Working on your resume is like writing everything down that you ate today. It’s cumbersome, it’s annoying and it feels like a lot of work (then it really is). You know you develop skills and are growing in your career every day, but I see you staring at a screen with the words “Skills: Microsoft Word Proficient” wondering if the wine you are sipping is drier.
According to U.S. News and World Report, “Simply being qualified won’t get you an interview in today’s job market. Employers are being inundated with applications from qualified candidates. If you don’t differentiate yourself, you will not attract the attention of hiring managers or recruiters.” Proving your value and worth to potential employers will take a little more than having a skill set – it might take
Proving your value and worth to potential employers will take a little more than having a skill set – it might take marketing yourself in new ways.
So, let’s not panic and think you learned nothing this year. Here are four easy steps you can do in 15 minutes (seriously, I did each of these in less than 15 minutes) that will help you spruce up your resume and promote your personal brand.
1. Find your value.
Consider the value you bring beyond your prior work history. In some cases, you may have to think deeply about this question to find an answer. Find out what your target company’s mission statement or business model is and think about what hard/soft skills you have that are either directly or indirectly related. Make sure to include all of this in your CV/resume. Keep notes on your thoughts so you can convey the same information during your interview.
Bonus: if you are looking for popular skill sets to add to your resume, read an exclusive Windy City Cosmo interview with the President of ADVISA, Heather Haas, who specializes in workplace trends.
2. Quantify your CV/resume.
Due to a high volume of applications being submitted, you will need to catch the reader’s attention very quickly. Always err on the side of professionalism when it comes to font and structure of your CV/resume. Use metrics – concrete examples of the quantifiable effects you have had on your previous company, team or department. Adding numbers and specific examples will highlight your accomplishments and help you stand out to the hiring manager. A good way to start writing resume bullet points (and also answering job interview questions) is a method called Problem Action Results (PAR).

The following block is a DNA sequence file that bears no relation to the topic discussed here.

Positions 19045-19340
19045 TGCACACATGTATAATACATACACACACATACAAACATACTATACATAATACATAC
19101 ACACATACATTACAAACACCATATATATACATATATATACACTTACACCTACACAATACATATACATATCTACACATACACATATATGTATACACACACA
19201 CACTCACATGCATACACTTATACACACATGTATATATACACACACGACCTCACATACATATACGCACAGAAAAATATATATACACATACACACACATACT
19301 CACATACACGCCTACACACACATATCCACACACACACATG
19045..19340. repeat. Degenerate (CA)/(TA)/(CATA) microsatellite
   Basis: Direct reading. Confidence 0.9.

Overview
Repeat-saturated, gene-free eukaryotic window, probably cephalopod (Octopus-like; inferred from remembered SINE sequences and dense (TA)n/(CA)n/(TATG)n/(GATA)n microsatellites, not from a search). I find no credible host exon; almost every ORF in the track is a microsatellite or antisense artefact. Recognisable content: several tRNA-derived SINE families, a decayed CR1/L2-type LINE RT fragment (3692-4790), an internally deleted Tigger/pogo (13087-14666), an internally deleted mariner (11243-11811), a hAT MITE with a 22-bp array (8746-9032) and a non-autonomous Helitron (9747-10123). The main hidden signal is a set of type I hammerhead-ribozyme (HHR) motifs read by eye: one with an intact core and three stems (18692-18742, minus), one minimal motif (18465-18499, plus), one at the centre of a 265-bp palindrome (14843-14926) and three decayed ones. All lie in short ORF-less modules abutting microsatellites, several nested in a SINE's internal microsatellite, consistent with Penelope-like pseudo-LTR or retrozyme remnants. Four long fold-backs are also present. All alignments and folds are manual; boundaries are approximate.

3. Create a video or add visuals.
If appropriate, you may consider using more than just text in your CV/resume. Infographics, color and company logos can tell your story in an engaging way. After all, even LinkedIn moved to a more visual format. You may also wish to send a video “thank you” message or a video resume like this one. One of my favorite tools is this easy to use visual resume builder, Visual CV, where they take an average Microsoft Word resume and transform it into a design template.
4. Make your LinkedIn headline pop.
You will most likely be “googled” by the employer, and LinkedIn will be one of the top results. Make sure your LinkedIn profile is up to date and accurate and engaging. You can choose your title as your headline, but professionals have found that using keywords like “Content Creator” or “SEO Expert” might help them place higher on LinkedIn searches. There’s a lot of blog posts, like this one, about strategies to improve your online visibility. You can also seek professional counsel from career workers like IMPACT for a more tailored approach to your job search.
Remember to take advantage of every opportunity to showcase what you have to offer. Standing out to a potential employer during these busy job search months may take a little more time and effort, but it will be worth it in the end!